The lockout that deprived stalwart NHL fans of their favorite brand of hockey last fall was, simply put, about money. Owners wanted a bigger piece of the revenue pie and the players tried to hold onto it as frantically as possible.
The explanation that NHL commissioner Gary Bettman passed on to the media was that the system was “more fair” to the players than it should have been under the previous collective bargaining agreement (“CBA”).
“Our players have done very well under this collective bargaining agreement… The problem at the time was the union resisted a systemic change. That systemic change actually grew our game dramatically and average player salaries went from $1.4 million to $2.4 and even if you include the rollback they went from $1.7 million to $2.4 million. So the players have been, and I think it’s great, very well treated under this collective bargaining agreement. You look at our new arenas, you look at the way our teams travel, you look at the number of coaches, the number of trainers, the number of masseuses, the way we do training table, the hotels we stay at. This league has elevated itself to the highest level of first-class treatment, we believe of our players, we hope of our fans, that it’s ever seen. But there’s a cost of doing that and you need to have the right system to make it all work.”
When the player’s association and the ownership group finally agreed in principle to the majority of concessions on the table, the new CBA was to include tighter salary constraints and a reduced salary cap for the 2013-14 NHL season of $64.3 million.
How have the thirty owners and thirty general managers managed under these restrictions since the start of free agency, designed to reduce ownership spending?
Like a fat kid in a the Land of Chocolate.
Within ten hours of the opening of free agency on July 5, NHL teams spent more than $350 million in guaranteed contracts. Players like David Clarkson, who reached the 40-point plateau just once in his seven-year NHL career, signed six-plus-year contracts worth in excess of $5 million a season.
Longer-term contracts over five years in length, once the trademark of the Philadelphia Flyers, have now become the norm.
Per Capgeek, only four teams have more than $4 million in salary cap space remaining. Three teams (the Flyers, Pittsburgh Penguins and Boston Bruins) remain over the cap at the moment.
In this environment, where the playing field has been leveled and owners have become aggressive in out-dumbing each other, there isn’t much room left for trading salary unless an equal amount comes back in the return.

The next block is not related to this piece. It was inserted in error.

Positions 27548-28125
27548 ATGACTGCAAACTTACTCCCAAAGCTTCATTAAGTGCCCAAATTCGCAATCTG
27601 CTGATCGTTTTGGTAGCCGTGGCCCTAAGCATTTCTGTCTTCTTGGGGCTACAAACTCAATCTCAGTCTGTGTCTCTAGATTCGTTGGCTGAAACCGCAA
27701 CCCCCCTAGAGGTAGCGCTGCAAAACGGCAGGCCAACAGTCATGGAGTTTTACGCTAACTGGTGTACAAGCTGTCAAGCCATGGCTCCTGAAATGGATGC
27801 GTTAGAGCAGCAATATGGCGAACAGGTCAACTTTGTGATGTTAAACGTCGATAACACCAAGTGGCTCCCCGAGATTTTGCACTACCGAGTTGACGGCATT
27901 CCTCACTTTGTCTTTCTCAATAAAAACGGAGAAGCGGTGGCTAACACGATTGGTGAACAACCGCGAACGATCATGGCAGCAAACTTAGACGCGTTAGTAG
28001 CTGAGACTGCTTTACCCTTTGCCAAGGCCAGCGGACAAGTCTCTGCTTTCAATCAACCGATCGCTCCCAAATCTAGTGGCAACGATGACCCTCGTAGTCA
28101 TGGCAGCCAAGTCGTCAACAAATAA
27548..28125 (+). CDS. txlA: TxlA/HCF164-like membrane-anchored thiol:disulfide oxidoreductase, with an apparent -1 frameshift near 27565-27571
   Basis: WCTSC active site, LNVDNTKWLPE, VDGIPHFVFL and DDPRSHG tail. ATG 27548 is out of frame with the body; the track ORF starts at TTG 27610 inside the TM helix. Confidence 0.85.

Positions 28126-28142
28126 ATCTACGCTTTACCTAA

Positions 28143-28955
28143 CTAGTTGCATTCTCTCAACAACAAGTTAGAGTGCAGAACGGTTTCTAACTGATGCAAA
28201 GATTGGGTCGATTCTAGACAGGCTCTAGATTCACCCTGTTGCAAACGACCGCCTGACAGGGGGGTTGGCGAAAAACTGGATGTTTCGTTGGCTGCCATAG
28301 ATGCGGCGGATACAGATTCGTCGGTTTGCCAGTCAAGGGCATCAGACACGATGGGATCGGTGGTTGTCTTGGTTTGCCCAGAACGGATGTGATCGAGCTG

For this reason, it is likely that the Flyers will start the 2013-14 NHL season with eight defensemen (worth $33.6 million) on the roster, including both Andrej Meszaros and Braydon Coburn.
Getting under the salary cap for opening day won’t be that difficult. Players like Bruno Gervais, Marc-Andre Bourdon, and Jay Rosehill can be “sent down” to the Adirondack Phantoms just to be compliant. In Gervais’ case, he may even start the season in Glens Falls.
Placing Chris Pronger on LTIR, while not ideal (the team will inevitably incur a penalty for the following season if they don’t shed additional salary at some point), is another option to increase the amount of cap space available for in-season roster movement.
It just begs to question- is this an improved team from the 19th best in the NHL last season?
Ilya Bryzgalov, who wasn’t considered the “problem” for the team’s constant struggle to maintain even a 0.500 record (though he wasn’t a “solution” either), has been replaced with cheaper, younger options in Steve Mason and Ray Emery.
Paul Holmgren added Mark Streit to the roster to fill the desperately needed “young, top pairing puck-moving defenseman” role, like a child smashing a square piece of plastic into the triangle slot of a sorting cube and then paying it twenty-one million dollars.
Danny Briere was swapped with Vinnie Lecavalier. The man once labelled the “Cookie Monster” because he could score “top shelf” has been replaced with a man who can actually reach the cookie jar.
It “feels” like an upgrade on paper, but there had been hope that the organization could further upgrade the defense by shedding some of it’s existing talent that arguably needs a change of scenery.
The Edmonton Oilers, playing hardball with Holmgren for Coburn at the NHL Draft, refused to waiver from their demands (however apparently insulting they were) and built their new defense around free agents Anton Belov, Andrew Ference and Denis Grebeshkov and trade acquisition Philip Larsen instead.
Unless the Nashville Predators are suddenly willing to take on more salary (and have forgotten about that whole Shea Weber…thing), there are few other teams that could even use another defenseman. Most teams have shored up their top seven by now, with a few teams still negotiating with their restricted free agents.
At this point, the Flyers’ options for shedding salary are substantially limited. Either they can place Meszaros on waivers in September and see who bites or wait until injuries pile up through October and use their leverage to try and gain something of value in return.
Until training camp begins in September, it looks like the Flyers will be “stuck” with extra defensemen. After all the injuries last season, maybe that’s a good thing.